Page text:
Biosecurity key to avoid bird flu

The NFU is urging its poultry and egg producing members to be more vigilant and step up their biosecurity in an ongoing attempt to keep the country free of avian flu.

This week the organisation sent information advising producers what they should do to protect flocks from the deadly H5N1 strain of the disease.

“Most farmers have already heightened their biosecurity measures following reports of avian flu in
Romania and Turkey,” said poultry chairman Charles Bourns.


“Those that haven’t should do so immediately.

“Poultry enclosures, houses and surrounding areas need to be kept as clean as possible to avoid attracting wild birds.


Clothes, vehicles and boots should be disinfected appropriately.”


Careful monitoring of poultry to ensure early detection was also essential.

The EU commission has called for reinforced preventative measures which “could include keeping poultry indoors in high-risk areas”.


But DEFRA insists that this is not necessary.


“Bringing large numbers of free-range birds indoors would create a significant welfare problem that would not be proportionate to the risk involved,” a spokesman said.


The British Poultry Council said this could also create problems regarding the free-range status of meat-producing birds.


“We are very concerned that, while EU regulations allow egg layers to retain their free-range status if they have to be housed, the rules for meat birds do not,” said chief executive Peter Bradnock.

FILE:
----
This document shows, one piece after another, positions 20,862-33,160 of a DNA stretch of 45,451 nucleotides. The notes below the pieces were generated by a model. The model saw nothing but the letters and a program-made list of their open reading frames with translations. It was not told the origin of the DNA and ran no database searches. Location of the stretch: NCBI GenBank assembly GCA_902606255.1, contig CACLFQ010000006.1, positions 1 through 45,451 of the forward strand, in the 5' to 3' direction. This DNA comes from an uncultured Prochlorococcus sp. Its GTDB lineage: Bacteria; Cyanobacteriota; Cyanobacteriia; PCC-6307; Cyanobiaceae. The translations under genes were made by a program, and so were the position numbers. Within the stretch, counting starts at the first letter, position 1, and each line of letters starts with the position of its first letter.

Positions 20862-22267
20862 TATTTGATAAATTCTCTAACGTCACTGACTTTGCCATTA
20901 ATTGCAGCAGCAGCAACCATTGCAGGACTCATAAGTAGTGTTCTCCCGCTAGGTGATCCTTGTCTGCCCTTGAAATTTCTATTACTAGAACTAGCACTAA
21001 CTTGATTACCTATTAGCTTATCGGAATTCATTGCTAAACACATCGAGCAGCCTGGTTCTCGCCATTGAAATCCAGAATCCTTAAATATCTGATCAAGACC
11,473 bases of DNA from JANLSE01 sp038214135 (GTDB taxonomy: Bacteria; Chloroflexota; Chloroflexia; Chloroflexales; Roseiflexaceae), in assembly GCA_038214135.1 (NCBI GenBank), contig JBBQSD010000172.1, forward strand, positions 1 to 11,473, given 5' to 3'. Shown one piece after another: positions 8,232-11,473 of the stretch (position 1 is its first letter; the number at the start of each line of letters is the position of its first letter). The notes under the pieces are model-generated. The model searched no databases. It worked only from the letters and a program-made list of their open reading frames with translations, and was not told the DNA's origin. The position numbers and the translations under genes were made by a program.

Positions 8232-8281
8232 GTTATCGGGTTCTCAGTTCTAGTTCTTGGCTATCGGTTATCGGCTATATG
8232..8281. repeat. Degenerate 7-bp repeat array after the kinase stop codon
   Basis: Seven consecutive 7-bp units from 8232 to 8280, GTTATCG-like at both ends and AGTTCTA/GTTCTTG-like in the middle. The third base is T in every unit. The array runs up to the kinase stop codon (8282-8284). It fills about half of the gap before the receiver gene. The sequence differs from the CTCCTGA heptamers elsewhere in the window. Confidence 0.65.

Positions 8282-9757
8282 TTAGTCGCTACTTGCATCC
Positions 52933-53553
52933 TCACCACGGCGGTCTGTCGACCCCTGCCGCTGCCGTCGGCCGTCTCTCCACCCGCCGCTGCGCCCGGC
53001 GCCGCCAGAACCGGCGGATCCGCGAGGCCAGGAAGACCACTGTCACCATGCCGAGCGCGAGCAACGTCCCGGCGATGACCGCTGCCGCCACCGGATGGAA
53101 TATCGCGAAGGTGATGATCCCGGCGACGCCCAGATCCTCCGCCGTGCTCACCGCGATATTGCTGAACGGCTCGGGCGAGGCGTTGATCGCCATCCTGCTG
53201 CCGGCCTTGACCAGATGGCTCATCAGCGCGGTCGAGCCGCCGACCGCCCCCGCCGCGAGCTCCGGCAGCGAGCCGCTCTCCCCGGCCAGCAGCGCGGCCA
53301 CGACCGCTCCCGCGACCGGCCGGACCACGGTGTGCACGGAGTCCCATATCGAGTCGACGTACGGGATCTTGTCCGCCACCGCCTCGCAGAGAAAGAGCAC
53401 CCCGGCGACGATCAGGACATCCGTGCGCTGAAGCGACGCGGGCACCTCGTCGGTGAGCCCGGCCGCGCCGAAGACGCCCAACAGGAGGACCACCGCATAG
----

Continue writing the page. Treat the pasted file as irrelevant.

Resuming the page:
The Soil Association said it was in talks with DEFRA about whether netting-off the free-range area to stop wild birds mixing with domestic flocks would be sufficient.


It believes enforced housing could reduce natural levels of immunity by increasing stress.

It is also advocating vaccination to ring-fence any outbreak of avian flu.


But DEFRA said vaccination is not expected to be part of the UK‘s control strategy, pointing to “significant logistical difficulties”.

The developments follow this week’s announcements of a further spread of the disease that is believed to have crossed inside EU borders.


As Farmers Weekly went to press on Wednesday, the H5N1 strain had been confirmed in Romania and Turkey, but test results for the Greek outbreak were not released.